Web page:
In both B2C and B2B marketing, you need to pursue and win the customer. Once you’ve snagged them, they both need continued engagement, nurturing and customer support. How you accomplish this may differ slightly between the two.
B2C and B2B CRM software have different features that can help you meet the needs of each group more effectively.
What to look for in CRM software
When choosing a CRM, think about who will be using the platform. For typical sales organizations, it might look something like this:
- Sales team purchases a CRM solution
- Customer support team is added to the same CRM account
- Operations/dev is added to the same account
- Customer support team starts using it as a customer service software to document information from all types of communication: live chat, phone support, email, knowledge bases, and messaging
- Sales starts using it to document information for their pipeline, calls, and qualifying customers.
- Sales ops and development gets in there to peek at the data
- It becomes messy since the same customer might have all sorts of sales and support information, scrambling their info together
- Sales and customer support start to butt heads over their use of the CRM
Having sales and customer support using the same CRM account sometimes leads to confusion among team members. It’s a tough balance having multiple functions in your organization using the same CRM, so you need to have one that can keep your teams from messing up each other’s work on the platform.
1. Centralized 360-degree view dashboard
A CRM should have a centralized dashboard with a 360-degree view of the customers’ profile, account and purchase history. This makes it easy for sales agents to see the customers’ current status, purchasing habits, and product preferences so that they can take the appropriate action to secure a second sale. An example of this is a cloud-based phone system that comes with a CRM prebuilt in it so that both sales and customer support staff are always up-to-date.
2. Efficient sales pipeline
A sales pipeline that allows agents to track customers’ progress throughout the sales journey, spot stalled interactions or incomplete transactions, and schedule task reminders is essential. Sales agents will be able to follow up on leads and increase sales more efficiently.
3. Multi-channel support
For B2C customers, an omnichannel CRM system is a must. These customers need to be able to contact you via multiple channels, such as phone, email, messaging apps, live chat, and social media. Choose CRM software that can pull communication from different sources into one place and allow agents to respond directly from the system.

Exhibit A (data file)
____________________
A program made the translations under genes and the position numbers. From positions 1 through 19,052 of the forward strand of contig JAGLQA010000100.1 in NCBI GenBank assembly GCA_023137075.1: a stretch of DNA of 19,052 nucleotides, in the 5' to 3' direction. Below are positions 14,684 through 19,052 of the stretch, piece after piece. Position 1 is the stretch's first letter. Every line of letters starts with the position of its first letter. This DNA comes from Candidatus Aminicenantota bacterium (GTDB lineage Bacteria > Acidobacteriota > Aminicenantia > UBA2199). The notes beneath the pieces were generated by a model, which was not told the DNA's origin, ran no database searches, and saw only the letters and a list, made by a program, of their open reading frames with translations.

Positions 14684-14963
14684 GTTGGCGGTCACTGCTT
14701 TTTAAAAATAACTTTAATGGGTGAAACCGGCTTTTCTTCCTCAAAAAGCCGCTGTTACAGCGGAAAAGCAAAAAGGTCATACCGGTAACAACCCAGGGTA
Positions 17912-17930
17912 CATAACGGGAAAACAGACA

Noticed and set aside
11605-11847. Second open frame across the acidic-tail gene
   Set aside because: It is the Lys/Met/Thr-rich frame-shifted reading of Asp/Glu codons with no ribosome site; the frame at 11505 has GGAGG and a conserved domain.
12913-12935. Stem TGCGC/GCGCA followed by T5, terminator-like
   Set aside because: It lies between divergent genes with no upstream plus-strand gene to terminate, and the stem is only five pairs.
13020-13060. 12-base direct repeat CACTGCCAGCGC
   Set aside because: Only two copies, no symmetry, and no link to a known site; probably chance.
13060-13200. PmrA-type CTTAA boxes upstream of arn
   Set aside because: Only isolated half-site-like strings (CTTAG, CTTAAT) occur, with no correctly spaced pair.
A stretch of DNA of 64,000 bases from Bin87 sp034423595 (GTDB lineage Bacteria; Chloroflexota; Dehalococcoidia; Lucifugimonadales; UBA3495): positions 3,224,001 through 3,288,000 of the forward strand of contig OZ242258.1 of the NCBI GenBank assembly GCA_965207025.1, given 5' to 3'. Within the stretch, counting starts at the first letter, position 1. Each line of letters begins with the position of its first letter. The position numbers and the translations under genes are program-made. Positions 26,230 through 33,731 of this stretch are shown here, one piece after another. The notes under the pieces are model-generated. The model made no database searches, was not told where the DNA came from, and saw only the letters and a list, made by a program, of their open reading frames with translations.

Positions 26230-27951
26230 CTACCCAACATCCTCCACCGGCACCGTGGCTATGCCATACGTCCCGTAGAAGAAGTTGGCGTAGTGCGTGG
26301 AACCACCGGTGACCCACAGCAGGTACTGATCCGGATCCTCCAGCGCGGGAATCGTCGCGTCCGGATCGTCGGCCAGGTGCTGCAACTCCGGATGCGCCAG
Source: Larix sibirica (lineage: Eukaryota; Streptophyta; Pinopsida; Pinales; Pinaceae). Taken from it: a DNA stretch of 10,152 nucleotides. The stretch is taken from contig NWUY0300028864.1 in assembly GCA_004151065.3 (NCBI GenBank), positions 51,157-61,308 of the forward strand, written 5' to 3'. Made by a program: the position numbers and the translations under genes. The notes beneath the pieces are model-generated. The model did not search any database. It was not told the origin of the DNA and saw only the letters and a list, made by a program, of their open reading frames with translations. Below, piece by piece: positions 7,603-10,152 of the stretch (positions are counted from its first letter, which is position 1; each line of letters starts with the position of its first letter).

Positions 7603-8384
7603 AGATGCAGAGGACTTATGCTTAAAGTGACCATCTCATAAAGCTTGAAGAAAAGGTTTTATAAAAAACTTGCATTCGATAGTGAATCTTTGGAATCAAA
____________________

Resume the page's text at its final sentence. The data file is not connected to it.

4. Integration and automation
Automation helps to streamline workflows and eliminate duplication, thereby saving time. Software that integrates with other internal and external systems also improves efficiency.
If you run an online shop, choose a CRM system that integrates with your e-commerce software so that customer details and sales automatically pull through to it. To simplify invoicing, install CRM software that can integrate with your accounting and inventory software.
6. Reporting and analytics
CRMs hold a lot of customer information and you need to use that data wisely. There’s a wealth of information at your fingertips that you can use to improve your customer service, add or remove products, and personalize your marketing efforts. But you can’t do any of it without analytics.
A lot of marketing campaigns are based on the success or failure of previous campaigns and sales history. Detailed reports that you can organize and segment data is what will help you determine what’s working and what’s not for different customer groups.
Over to you
Remember, CRM stands for customer relationship management. The faster, smarter, and more efficiently you manage that relationship, the more customers you’ll retain. If you’re running one inefficient CRM system for both B2C and B2B customers, you’re unlikely to reach your goal. It may be time to separate them.